Botswana could soon be manufacturing isotopes which would pave the way for cancer treatment in hospitals in Botswana and internationally. According to a Weekend Post report, the project is the brain child of the Botswana International University of Science and Technology (BIUST) in conjunction with MAGO Enterprise of South Africa.
Confirming the development, BIUST vice chancellor, Professor Otlogetswe Totolo said “It will be a good example of university-industry partnership to produce solutions for societies we live in.” The project will be capital intensive because it will need an injection of close to P1bn which shall be a cost shared by BIUST and MAGO Enterprise.
But Totolo cautioned that the project is still at its initial stages. He said before the project takes off, they need to have an agreement with the Ministry of Health and Wellness and the Ministry of Tertiary Education, Research Science and Technology (MOTE) because the isotopes will be used in hospitals. Totolo also indicated that the Radiation Protection Agency will also have to regulate the isotopes production facility.
The report says Botswana’s public health facilities predominantly refer cancer patients for treatment and in some cases diagnosis to private facilities. South African hospitals receive a lot of cancer patients from Botswana because of lack of appropriate equipment in government hospitals. Totolo is confident that having an isotopes production facility will help reduce the number of patients referred to private hospitals especially South Africa for medical attention.
The main problem at public hospitals is the lack or shortage of equipment used for radiotherapy. The vice chancellor said as an institution that is aggressive in research and innovation, their programmes are accredited by Botswana Qualifications Authority (BQA) and various other bodies such as the Engineering Council of South Africa, the Engineers Board and automatically BIUST students are recognised by the Washington Accord because of their affiliation to these bodies. He said technologically advanced projects such as the production of isotopes will position BIUST as an academic centre of excellence while also helping the country to diversify its economy.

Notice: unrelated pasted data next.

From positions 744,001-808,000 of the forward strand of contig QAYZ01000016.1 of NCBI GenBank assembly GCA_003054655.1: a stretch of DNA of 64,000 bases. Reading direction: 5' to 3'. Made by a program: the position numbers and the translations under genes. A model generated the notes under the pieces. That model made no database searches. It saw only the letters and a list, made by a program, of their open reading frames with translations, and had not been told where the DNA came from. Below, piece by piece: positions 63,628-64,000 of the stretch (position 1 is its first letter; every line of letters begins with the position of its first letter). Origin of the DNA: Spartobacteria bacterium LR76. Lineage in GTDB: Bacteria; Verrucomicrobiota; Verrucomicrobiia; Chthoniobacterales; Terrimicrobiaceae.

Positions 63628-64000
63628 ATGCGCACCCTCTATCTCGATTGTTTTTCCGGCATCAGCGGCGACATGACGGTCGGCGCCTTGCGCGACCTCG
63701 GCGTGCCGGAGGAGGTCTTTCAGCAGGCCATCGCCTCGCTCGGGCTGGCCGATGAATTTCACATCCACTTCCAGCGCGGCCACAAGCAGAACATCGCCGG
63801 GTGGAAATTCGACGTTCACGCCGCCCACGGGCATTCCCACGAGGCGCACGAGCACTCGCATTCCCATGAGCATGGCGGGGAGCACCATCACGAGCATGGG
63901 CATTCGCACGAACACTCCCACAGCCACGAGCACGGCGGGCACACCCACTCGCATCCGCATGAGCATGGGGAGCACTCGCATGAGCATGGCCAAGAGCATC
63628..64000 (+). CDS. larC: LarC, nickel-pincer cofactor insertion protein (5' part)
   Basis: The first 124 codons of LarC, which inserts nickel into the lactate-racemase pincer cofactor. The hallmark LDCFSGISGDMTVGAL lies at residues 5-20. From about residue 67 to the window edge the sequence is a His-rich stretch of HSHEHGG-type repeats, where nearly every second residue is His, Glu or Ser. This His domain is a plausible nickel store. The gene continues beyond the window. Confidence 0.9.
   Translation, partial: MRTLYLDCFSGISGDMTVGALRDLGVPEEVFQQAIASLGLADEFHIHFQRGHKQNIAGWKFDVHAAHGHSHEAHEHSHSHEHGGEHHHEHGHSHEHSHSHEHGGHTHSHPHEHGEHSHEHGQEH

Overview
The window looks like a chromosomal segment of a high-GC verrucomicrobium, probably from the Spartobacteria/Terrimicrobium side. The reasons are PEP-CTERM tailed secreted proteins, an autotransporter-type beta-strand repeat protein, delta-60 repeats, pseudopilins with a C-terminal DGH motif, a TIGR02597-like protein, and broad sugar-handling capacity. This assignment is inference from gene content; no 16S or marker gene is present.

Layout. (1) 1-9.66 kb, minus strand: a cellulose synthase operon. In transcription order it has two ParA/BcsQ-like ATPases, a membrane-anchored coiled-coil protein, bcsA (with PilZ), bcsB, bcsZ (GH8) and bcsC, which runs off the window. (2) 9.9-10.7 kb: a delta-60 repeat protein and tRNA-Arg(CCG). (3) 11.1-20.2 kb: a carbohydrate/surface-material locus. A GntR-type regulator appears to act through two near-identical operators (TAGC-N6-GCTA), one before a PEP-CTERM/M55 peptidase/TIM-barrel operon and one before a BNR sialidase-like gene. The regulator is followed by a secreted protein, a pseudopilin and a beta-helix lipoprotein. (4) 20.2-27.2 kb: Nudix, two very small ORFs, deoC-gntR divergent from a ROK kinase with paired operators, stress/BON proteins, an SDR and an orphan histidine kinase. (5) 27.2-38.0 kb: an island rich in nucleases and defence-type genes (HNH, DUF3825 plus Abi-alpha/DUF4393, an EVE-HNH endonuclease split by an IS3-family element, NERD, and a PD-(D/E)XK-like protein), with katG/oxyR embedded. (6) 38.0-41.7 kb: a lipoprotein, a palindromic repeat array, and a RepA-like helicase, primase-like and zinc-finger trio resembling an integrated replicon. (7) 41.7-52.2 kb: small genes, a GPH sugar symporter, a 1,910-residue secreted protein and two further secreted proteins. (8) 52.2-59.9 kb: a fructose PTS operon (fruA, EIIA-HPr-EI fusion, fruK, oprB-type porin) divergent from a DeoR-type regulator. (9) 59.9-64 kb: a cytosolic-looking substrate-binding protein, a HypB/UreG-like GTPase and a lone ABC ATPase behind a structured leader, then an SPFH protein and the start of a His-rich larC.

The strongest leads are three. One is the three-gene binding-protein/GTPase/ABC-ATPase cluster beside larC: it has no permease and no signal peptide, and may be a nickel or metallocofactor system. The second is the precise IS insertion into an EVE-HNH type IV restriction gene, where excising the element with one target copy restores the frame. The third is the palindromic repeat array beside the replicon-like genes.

Totolo encouraged students to take up sciences and mathematics and enroll in similar subjects with BIUST because they will have the opportunity to provide solutions to the country’s economy by partaking in the in these kinds of projects as they continue to take shape. “I would envisage a BIUST that has more products and services responding to the challenges of Batswana. Botswana is experiencing an increase in the number of cancer cases and a project of this nature will be most welcome in the health sector. A BIUST that has a closer cooperation with other parastatals that have a similar mandate such as BITRI and Botswana Innovation Hub.” He said the two parastatals could tap into the resources at BIUST to streamline costs and to share knowledge.
The report says research conducted elsewhere indicates that the rest of the radioisotopes encountered in the world are man-made. When a combination of neutrons and protons, is produced artificially, the atom will usually be unstable and is called a manmade radioactive isotope or radioisotope. Meanwhile studies in developed countries in which surgeons, pathologists, oncologists, radiologists, social workers or psychologists, and nurses are involved in discussing each case suggest that multidisciplinary teams (MDTs) can decrease time to diagnosis, time to treatment, and duplication of investigations, as well as improve accuracy of diagnosis. Thus, the establishment of an MDT is warranted.
A recent study found that more than 75% of patients with cervical cancer in Botswana have locally advanced disease. In Botswana, current treatment includes radiotherapy and cisplatin-based chemotherapy. Radiotherapy, however, is not available in the public sector; hence, patients are referred to the private sector for radiation.Weekend Post report